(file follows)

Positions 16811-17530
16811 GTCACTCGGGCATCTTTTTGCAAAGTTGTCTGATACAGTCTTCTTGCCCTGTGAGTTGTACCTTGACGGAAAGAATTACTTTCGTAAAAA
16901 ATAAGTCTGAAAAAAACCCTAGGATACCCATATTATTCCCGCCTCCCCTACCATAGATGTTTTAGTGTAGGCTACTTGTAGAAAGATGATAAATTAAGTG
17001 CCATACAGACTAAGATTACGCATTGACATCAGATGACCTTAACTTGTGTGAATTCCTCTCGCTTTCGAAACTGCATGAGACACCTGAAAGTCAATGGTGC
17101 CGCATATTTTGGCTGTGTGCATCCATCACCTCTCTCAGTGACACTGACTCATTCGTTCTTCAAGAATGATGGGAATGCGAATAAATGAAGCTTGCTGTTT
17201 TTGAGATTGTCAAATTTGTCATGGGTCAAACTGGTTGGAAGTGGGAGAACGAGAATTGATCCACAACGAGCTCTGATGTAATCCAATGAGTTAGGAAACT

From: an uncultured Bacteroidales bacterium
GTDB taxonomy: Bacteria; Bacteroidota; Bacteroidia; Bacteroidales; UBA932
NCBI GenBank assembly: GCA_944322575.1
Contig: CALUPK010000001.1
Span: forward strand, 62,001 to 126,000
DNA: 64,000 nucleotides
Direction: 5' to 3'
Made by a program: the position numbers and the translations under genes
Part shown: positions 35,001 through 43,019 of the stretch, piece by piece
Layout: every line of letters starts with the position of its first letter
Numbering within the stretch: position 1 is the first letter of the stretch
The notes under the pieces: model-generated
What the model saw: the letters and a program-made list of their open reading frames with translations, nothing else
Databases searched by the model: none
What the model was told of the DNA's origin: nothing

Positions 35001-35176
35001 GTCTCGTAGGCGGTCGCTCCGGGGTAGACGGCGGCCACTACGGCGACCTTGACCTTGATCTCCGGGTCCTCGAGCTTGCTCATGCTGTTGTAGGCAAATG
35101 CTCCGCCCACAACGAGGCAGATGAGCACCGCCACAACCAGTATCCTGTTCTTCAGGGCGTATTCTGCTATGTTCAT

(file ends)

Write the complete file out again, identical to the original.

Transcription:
Positions 16811-17530
16811 GTCACTCGGGCATCTTTTTGCAAAGTTGTCTGATACAGTCTTCTTGCCCTGTGAGTTGTACCTTGACGGAAAGAATTACTTTCGTAAAAA
16901 ATAAGTCTGAAAAAAACCCTAGGATACCCATATTATTCCCGCCTCCCCTACCATAGATGTTTTAGTGTAGGCTACTTGTAGAAAGATGATAAATTAAGTG
17001 CCATACAGACTAAGATTACGCATTGACATCAGATGACCTTAACTTGTGTGAATTCCTCTCGCTTTCGAAACTGCATGAGACACCTGAAAGTCAATGGTGC
17101 CGCATATTTTGGCTGTGTGCATCCATCACCTCTCTCAGTGACACTGACTCATTCGTTCTTCAAGAATGATGGGAATGCGAATAAATGAAGCTTGCTGTTT
17201 TTGAGATTGTCAAATTTGTCATGGGTCAAACTGGTTGGAAGTGGGAGAACGAGAATTGATCCACAACGAGCTCTGATGTAATCCAATGAGTTAGGAAACT

From: an uncultured Bacteroidales bacterium
GTDB taxonomy: Bacteria; Bacteroidota; Bacteroidia; Bacteroidales; UBA932
NCBI GenBank assembly: GCA_944322575.1
Contig: CALUPK010000001.1
Span: forward strand, 62,001 to 126,000
DNA: 64,000 nucleotides
Direction: 5' to 3'
Made by a program: the position numbers and the translations under genes
Part shown: positions 35,001 through 43,019 of the stretch, piece by piece
Layout: every line of letters starts with the position of its first letter
Numbering within the stretch: position 1 is the first letter of the stretch
The notes under the pieces: model-generated
What the model saw: the letters and a program-made list of their open reading frames with translations, nothing else
Databases searched by the model: none
What the model was told of the DNA's origin: nothing

Positions 35001-35176
35001 GTCTCGTAGGCGGTCGCTCCGGGGTAGACGGCGGCCACTACGGCGACCTTGACCTTGATCTCCGGGTCCTCGAGCTTGCTCATGCTGTTGTAGGCAAATG
35101 CTCCGCCCACAACGAGGCAGATGAGCACCGCCACAACCAGTATCCTGTTCTTCAGGGCGTATTCTGCTATGTTCAT